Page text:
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Sunday, April 18, 2021

CONTEXT: NASA to Spend US$2,941,394,557 on SpaceX’s Lunar Starship

If I were inclined toward a cynical, Stygian, and conspiratorial outlook instead of my customary sunny and optimistic disposition, I might interpret this news as follows.

Look, NASA doesn't really want to land on the Moon. If they did, they'd have been working on, you know, landing on the Moon, instead of spending billions on a Lunar Tollbooth which will complicate any missions to the surface but spread that delectable taxpayer (and borrowed, and freshly-printed) money around to the congressional districts and states of the politicians who fund the agency. As Robert Zubrin has observed, “NASA used to spend money to fly missions. Now they fly missions to spend money.” If those pesky politicians should demand they actually land on the Moon, which might get the juices up among the hoi polloi and motivate demands for NASA to actually expand the human presence beyond Earth as opposed to flushing money down the toilet on the Space Launch System (SLS) and other grotesque extravagances, then why not choose the cheapest alternative, one with (under the NASA view of things) the highest technological risk and then, when it inevitably fails, say “We told you so. Now, can we return to our incremental plan for flags and footprints sometime around 2030, or 2040, or, well…when we're ready? And how about a budget bump in the next fiscal year?”

Further, in choosing the SpaceX Starship, they not only get the NASA camel's nose under the SpaceX frenetic incremental refinement development tent, they, by spending less than what they're wasting every year on SLS, its ground support equipment, and Orion (the “deep space exploration vehicle” without a toilet), get the whole NASA camel into the heart of Starship development, sending “hither swarms of Officers to harrass our people, and eat out their substance”, bury it in paperwork, cripple it by hordes of inspectors, sub-sub administrators for diversity, and all of the other reasons no human has ventured beyond low Earth orbit since 1972.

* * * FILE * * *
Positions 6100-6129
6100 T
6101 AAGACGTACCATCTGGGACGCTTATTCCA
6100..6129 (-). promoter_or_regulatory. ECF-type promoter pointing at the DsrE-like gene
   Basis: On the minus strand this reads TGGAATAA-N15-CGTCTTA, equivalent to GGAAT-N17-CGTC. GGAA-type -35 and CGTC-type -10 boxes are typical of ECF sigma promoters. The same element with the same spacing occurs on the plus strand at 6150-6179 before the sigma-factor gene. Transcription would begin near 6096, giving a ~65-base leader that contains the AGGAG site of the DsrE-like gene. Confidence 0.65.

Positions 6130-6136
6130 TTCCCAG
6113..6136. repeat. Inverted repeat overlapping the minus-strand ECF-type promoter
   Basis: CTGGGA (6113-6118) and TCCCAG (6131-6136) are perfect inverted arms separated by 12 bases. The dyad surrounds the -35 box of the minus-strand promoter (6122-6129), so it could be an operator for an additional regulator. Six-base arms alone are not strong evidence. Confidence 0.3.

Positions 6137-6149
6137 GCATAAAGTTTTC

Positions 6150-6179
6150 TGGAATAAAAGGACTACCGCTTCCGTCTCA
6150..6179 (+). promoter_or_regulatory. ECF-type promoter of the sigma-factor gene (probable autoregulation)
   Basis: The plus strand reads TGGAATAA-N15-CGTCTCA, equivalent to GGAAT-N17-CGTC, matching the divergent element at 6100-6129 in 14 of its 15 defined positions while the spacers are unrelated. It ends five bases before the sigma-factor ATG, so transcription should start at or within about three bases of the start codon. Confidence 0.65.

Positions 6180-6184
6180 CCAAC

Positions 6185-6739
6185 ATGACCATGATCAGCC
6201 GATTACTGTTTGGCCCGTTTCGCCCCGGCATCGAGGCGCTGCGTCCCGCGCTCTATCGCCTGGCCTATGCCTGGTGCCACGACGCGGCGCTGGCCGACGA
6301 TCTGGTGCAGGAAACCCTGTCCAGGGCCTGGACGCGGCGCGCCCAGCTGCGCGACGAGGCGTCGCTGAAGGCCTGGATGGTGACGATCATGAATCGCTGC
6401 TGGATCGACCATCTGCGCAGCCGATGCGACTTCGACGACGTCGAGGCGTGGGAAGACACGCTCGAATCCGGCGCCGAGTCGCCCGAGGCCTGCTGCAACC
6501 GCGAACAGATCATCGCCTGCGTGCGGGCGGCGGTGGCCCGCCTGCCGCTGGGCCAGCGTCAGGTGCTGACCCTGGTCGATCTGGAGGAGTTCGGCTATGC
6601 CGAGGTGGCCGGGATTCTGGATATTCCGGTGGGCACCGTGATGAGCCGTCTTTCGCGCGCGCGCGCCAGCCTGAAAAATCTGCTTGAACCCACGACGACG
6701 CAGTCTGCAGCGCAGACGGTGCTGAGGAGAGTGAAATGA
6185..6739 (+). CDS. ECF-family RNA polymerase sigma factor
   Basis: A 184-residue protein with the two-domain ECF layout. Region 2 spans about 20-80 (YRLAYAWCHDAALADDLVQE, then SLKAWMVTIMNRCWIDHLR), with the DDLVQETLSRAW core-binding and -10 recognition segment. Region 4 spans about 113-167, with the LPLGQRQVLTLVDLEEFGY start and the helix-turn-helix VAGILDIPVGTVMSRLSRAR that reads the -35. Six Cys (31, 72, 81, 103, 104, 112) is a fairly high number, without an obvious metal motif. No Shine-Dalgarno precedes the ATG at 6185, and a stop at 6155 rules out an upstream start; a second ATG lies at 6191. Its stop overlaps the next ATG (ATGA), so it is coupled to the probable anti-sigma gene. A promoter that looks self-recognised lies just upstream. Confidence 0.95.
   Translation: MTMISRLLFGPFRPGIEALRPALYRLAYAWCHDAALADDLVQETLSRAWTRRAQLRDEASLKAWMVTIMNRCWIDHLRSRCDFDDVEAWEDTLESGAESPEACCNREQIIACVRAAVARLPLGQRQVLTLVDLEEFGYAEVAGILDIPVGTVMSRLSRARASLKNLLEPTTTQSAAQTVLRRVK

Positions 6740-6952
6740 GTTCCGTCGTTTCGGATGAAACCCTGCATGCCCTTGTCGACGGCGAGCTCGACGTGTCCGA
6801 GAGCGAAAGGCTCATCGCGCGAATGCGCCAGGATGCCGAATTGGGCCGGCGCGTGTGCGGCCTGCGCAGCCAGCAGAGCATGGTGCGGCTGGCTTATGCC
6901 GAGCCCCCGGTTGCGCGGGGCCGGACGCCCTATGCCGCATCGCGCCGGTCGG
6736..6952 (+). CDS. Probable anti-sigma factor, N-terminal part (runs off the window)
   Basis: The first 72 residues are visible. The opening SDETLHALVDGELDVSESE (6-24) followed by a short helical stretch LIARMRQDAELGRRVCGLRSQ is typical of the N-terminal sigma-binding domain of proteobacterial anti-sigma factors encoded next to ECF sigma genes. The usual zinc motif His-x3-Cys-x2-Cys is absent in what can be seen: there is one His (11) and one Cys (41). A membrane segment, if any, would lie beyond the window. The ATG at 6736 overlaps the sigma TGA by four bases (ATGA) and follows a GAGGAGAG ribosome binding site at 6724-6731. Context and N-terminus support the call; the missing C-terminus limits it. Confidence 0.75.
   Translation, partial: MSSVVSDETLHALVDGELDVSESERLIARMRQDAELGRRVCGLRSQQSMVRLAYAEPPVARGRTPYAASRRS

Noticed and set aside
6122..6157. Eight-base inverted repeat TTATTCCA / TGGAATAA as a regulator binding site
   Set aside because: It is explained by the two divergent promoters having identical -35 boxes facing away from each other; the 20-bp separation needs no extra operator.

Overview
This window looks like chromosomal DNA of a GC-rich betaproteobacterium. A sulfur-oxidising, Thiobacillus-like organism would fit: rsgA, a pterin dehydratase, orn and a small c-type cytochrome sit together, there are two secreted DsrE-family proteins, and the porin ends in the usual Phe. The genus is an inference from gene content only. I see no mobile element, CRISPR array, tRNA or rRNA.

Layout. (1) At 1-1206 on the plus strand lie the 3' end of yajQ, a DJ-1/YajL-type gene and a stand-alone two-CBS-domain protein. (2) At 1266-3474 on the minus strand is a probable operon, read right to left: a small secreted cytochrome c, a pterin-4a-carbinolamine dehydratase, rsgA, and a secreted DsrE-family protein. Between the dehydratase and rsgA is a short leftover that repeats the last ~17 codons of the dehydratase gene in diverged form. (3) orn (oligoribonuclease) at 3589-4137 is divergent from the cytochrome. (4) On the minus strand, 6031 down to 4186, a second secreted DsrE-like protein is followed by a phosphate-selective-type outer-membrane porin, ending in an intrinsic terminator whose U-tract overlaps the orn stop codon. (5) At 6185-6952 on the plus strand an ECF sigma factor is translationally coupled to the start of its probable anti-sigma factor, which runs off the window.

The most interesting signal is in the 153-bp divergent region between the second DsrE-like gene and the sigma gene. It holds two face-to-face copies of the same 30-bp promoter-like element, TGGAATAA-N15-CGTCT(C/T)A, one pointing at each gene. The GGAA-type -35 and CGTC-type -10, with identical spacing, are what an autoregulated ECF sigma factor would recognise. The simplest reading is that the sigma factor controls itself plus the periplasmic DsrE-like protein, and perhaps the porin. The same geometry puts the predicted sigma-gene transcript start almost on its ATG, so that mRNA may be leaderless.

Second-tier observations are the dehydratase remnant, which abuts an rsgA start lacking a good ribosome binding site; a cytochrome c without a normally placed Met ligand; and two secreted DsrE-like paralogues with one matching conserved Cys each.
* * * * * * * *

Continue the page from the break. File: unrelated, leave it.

But this may all backfire on NASA, and that would be just wonderful. If there's one thing we've learned over the years, it's not to bet against SpaceX. (Eric Berger's wonderful book, Liftoff, which chronicles the start-up and hard-scrabble years developing and debugging the Falcon 1, is an excellent look into the driven SpaceX culture.) What if SpaceX takes the three billion, nods to the NASA minions, continues their frenetic development pace, and succeeds? A functioning Super Heavy, reusable tankers, and lunar Starship, all of which are required to deliver on the NASA contract, will render SLS, Orion, Gateway/GLOP/whatever they're calling it, impotent and obsolete, and be able to deliver tens of tonnes of cargo and dozens of paying passengers to the Moon on a monthly schedule, while NASA is still pursuing its plans to send four civil service space cadets on brief excursions “every year or two” at a billion or so a pop.

Well, at least when they get there, they'll be able to stay at Bigelow’s lunar hotel, which will have toilets, even in the economy rooms affordable on NASA per diem.

Posted at April 18, 2021 10:40